We invited him to all of our weddings; he was famous. We addressed the invitations to his record company's skyscraper in New York City so that the gaudy, gilded envelopes could be forwarded to him on tour - In Beirut, Helsinki, Tokyo. Places beyond our ken or our limited means. He sent back presents in battered cardboard boxes festooned with foreign stamps - birthday gifts of fine scarves or perfume for our wives, small delicate toys or trinkets upon the births of our children: rattles from Johannesburg, wooden nesting dolls from Moscow, little silk booties from Taipei. He would call us sometimes, the connection scratchy and echoing, a chorus of young women giggling in the background, his voice never sounding as happy as we expected it to.Shotgun Lovesongs
by Nickolas Butler
I borrowed this book from the library and started reading on Friday. Soon afterwards, I realized there were multiple narrators in the audio version and downloaded that, too. (I'm a big fan of multi-narrator productions.)
"Friendship" novels almost always appeal to me and, so far, this one appears to be a gem. It's also a little out of the ordinary because the primary friendships are between men - childhood friends now in their thirties and reunited in a small Wisconsin town.
Want to know more? Here's the goodreads summary:
Hank, Leland, Kip and Ronny were all born and raised in the same Wisconsin town — Little Wing — and are now coming into their own (or not) as husbands and fathers. One of them never left, still farming the family's land that's been tilled for generations. Others did leave, went farther afield to make good, with varying degrees of success; as a rock star, commodities trader, rodeo stud. And seamlessly woven into their patchwork is Beth, whose presence among them—both then and now—fuels the kind of passion one comes to expect of love songs and rivalries.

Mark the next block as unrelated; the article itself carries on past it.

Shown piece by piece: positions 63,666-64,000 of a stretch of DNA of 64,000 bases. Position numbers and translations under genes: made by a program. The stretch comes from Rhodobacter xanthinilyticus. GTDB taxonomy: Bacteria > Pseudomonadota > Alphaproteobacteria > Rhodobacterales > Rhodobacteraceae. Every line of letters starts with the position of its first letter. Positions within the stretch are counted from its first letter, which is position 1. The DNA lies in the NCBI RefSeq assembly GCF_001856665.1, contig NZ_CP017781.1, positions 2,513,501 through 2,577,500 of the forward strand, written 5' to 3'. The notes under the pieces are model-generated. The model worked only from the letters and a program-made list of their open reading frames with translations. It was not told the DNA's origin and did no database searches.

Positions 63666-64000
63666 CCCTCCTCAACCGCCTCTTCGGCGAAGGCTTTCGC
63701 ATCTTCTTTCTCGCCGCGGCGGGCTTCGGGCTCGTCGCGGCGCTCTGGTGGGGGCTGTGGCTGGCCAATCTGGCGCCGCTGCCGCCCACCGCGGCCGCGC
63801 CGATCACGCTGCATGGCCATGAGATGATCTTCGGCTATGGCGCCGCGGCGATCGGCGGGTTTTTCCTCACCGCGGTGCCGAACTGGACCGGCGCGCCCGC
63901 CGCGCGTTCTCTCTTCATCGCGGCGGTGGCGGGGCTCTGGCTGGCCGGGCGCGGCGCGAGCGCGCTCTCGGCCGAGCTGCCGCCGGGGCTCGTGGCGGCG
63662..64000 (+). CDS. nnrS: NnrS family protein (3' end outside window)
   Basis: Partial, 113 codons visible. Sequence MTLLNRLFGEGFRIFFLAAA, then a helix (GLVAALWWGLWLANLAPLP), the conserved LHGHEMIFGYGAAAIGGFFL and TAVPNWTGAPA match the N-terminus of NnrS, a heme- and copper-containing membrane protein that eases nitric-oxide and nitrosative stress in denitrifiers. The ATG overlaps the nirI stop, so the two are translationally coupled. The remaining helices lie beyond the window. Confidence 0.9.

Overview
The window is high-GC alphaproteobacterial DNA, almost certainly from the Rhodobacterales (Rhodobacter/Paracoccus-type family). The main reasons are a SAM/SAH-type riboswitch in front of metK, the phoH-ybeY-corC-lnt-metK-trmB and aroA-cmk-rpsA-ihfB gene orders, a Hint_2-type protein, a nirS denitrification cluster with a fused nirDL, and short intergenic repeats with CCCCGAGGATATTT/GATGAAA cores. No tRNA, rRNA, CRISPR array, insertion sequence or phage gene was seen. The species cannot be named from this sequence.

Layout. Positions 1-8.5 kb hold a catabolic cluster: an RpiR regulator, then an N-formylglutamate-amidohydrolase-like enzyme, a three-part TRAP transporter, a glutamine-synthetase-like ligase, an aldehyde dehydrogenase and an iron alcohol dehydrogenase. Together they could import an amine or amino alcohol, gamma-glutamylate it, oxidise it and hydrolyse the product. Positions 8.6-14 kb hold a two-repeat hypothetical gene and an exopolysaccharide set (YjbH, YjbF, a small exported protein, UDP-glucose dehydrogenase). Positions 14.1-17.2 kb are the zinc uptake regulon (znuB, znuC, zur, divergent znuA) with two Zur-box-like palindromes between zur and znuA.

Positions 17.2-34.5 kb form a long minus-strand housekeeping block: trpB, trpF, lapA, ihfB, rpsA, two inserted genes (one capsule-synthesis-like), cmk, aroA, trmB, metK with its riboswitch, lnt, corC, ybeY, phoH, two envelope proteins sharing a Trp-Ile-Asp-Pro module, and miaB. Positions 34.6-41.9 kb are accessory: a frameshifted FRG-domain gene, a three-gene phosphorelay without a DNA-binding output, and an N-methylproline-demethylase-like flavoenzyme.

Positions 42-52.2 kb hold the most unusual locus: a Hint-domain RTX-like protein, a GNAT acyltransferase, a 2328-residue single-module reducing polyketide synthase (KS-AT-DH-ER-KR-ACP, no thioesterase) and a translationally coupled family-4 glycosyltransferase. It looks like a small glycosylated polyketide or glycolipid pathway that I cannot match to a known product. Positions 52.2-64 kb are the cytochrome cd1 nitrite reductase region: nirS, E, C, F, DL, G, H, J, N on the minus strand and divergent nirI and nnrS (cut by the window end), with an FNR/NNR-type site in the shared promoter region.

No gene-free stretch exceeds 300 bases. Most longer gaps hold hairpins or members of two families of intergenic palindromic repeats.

Now all four are home, in hopes of finding what could be real purchase in the world. The result is a shared memory only half-recreated, riddled with culture clashes between people who desperately wish to see themselves as the unified tribe they remember, but are confronted with how things have, in fact, changed.
There is conflict here between longtime buddies, between husbands and wives — told with writing that is, frankly, gut-wrenching, and even heartbreaking. But there is also hope, healing, and at times, even heroism. It is strong, American stuff, not at all afraid of showing that we can be good, too — not just fallible and compromising. Shotgun Lovesongs is a remarkable and uncompromising saga that explores the age-old question of whether or not you can ever truly come home again — and the kind of steely faith and love returning requires.What do you think of the opening? Would you continue reading?
Every Tuesday, Diane at Bibliophile by the Sea posts the opening paragraph (sometime two) of a book she decided to read based on the opening. Feel free to grab the banner and play along.